Trump wanted Pecker and AMI to transfer the McDougall life rights to him, Pecker said. He explained that he believed McDougal’s “writing” duties were worth $25,000, and thus offered to knock Trump’s reimbursement down to $125,000.

“Michael Cohen wanted the contract done yesterday, and this was going on toward the end of September [2016],” Pecker said, explaing that he wanted to get paid back before Sept. 30, the end of the fiscal quarter. He said an invoice was prepared and funneled through AMI human resources executive Daniel Rotstein because money was flowing between AMI and the Trump Organization would “raise a lot of questions.”

Pecker said he later spoke to AMI’s legal counsel about the updated plan, and subsequently decided he no longer wanted to be paid back. He was prevented from explaining what the lawyer’s advice was, by an objection from the defense, but he had previously mentioned his fear of being exposed to legal jeopardy.

“I called Michael Cohen and I said to him the agreement was off, I’m not going forward, it is a bad idea, and I want you to rip up the agreement,” Pecker testified. “He was very, very angry, very upset, screaming, basically at me, and I said, I’m not going forward with this agreement. Rip it up. And Michael Cohen said, ‘The boss is going to be very angry at you.’ And I said, I’m sorry, I’m not going forward. The deal is off. He said, ‘I can’t believe it, I’m a lawyer, I’m your friend.’ … And he said, ‘I’ll take care of it.’”

Did AMI ever get reimbursed for McDougal’s story? Steinglass asked.

“No,” Pecker responded. “We never did.”

Ultimately, Pecker said, “someone” on the AMI staff leaked details of the McDougal scheme to the Wall Street Journal, which published a story about it on Nov. 4, 2016—four days before the election. Trump was “very agitated” about it, and demanded to know how it happened. Pecker quickly released a statement denying that AMI had ever made payments, of any kind, to kill damaging stories about Trump.

“Was that the truth?” Steinglass asked.

“No, it was not,” Pecker replied.

When Steinglass asked why he had lied, Pecker said, “I wanted to protect my company, I wanted to protect myself, and I also wanted to protect Donald Trump.”

In the aftermath, AMI decided to amend the contract with McDougal to allow her to speak to the media, following a phone call from a lawyer she had hired, Pecker said. AMI hired her a press agent so Pecker could maintain control over the narrative moving forward.

Cohen was adamant that Pecker not go forward with the amended deal, calling it “a very bad idea,” and saying Trump would be extremely angry if he did it, according to Pecker.

Pecker said he ignored Cohen’s advice and gave McDougal back her life rights to avoid extended litigation.

After Trump won the election, Pecker said the president-elect said to him, “‘I want to thank you for the McDougal situation, and I also want to thank you for the doorman situation’ … He said the stories could [have been] very embarrassing,” adding that by this he meant Trump, Trump’s family, and Trump’s campaign.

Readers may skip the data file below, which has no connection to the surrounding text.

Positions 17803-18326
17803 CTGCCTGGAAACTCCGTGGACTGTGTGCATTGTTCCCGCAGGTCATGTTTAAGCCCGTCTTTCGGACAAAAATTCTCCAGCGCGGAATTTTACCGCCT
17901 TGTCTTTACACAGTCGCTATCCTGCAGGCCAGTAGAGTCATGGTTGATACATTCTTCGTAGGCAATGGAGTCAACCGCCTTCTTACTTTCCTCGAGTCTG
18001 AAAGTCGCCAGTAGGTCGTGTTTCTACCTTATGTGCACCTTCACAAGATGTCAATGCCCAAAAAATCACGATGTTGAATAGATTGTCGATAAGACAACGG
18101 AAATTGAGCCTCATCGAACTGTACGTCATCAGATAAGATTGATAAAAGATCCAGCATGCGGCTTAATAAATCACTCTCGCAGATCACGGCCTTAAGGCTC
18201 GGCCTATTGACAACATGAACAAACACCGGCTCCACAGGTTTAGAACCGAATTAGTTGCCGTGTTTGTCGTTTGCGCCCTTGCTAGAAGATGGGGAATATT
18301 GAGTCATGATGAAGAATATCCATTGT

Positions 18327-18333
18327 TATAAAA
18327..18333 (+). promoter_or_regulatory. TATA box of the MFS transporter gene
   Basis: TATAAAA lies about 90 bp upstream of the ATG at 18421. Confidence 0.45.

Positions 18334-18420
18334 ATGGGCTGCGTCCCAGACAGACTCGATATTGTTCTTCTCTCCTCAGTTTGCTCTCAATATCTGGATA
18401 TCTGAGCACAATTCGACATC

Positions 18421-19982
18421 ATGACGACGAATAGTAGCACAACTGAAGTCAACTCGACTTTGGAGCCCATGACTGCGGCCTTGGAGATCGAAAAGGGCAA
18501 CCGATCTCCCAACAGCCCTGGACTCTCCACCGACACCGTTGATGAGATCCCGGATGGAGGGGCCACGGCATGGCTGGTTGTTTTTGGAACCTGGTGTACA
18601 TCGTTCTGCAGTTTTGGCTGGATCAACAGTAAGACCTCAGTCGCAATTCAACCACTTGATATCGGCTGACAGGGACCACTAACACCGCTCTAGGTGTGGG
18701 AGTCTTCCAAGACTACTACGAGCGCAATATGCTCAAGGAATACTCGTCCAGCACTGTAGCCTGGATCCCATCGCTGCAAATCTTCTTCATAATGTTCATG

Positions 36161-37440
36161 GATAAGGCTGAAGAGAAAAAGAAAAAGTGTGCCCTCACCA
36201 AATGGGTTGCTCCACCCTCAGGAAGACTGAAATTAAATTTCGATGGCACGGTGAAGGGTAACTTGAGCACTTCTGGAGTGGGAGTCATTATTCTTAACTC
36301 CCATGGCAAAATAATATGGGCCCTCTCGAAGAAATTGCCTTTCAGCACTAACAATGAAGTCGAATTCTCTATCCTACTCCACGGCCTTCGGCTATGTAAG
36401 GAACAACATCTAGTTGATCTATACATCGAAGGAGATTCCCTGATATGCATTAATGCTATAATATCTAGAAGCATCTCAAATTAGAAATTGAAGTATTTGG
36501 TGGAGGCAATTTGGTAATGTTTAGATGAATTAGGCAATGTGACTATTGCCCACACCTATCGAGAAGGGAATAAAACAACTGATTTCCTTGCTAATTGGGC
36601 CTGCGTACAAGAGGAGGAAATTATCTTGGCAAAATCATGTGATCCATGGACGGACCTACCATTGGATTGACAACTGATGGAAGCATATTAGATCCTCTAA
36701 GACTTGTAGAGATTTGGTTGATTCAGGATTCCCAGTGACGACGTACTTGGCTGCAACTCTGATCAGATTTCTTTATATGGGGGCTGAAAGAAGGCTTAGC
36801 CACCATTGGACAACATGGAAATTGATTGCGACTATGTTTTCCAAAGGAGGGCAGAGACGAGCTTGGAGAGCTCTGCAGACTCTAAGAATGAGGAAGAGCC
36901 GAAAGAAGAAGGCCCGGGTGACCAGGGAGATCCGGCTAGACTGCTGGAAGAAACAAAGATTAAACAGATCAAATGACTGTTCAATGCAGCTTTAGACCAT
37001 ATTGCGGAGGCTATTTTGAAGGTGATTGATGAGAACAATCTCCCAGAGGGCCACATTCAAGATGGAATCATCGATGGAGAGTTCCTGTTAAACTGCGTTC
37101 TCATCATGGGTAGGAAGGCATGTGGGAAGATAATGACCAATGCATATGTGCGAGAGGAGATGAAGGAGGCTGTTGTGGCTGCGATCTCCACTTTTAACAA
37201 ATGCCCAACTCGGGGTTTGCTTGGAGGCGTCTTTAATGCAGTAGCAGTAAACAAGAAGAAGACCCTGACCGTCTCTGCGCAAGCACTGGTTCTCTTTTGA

He also told the jury that Trump once thanked him for helping suppress bad stories while FBI director James Comey was present.

Shortly before Trump was inaugurated, he visited Trump at Trump Tower, where the former president asked, “How’s our girl,” Pecker said. Trump told him that he would send him an invite to the inauguration, and Pecker asked how the two would be able to keep in touch. Trump said he would be getting get a new cellphone number that he would give him, but, Pecker said, the promised exchange “never transpired.” Pecker said he never went to the inauguration because his wife “didn’t care to attend,” and he simply decided to skip it.

Pecker said he later visited Trump at the White House and was taken to the Oval Office, where he was “able to take a photo with Mr. Trump.”

“As we walked down to [the Rose Garden], Mr. Trump asked me, ‘How is Karen doing?’” Pecker recalled. “I said, ‘She’s good, everything’s quiet.’”

But McDougal was interviewed on CNN in 2018 by Anderson Cooper, and, Pecker testified, Trump was “very upset” with him.

As Trump settled into the presidency, Cohen began to get even cockier, according to Pecker. In 2021, Pecker said he got a letter from the FEC about possible campaign violations, and told Cohen that he was “very worried” about what might happen to him.

Pecker said Cohen reassured him, “What are you worried for? The attorney general is Jeff Sessions, Trump’s got him in his pocket.”

Pecker said on the stand that he later inked a non-prosecution agreement with federal prosecutors over the allegations, in exchange for his cooperation in the case. Michael Cohen, on the other hand, was sentenced to three years in prison.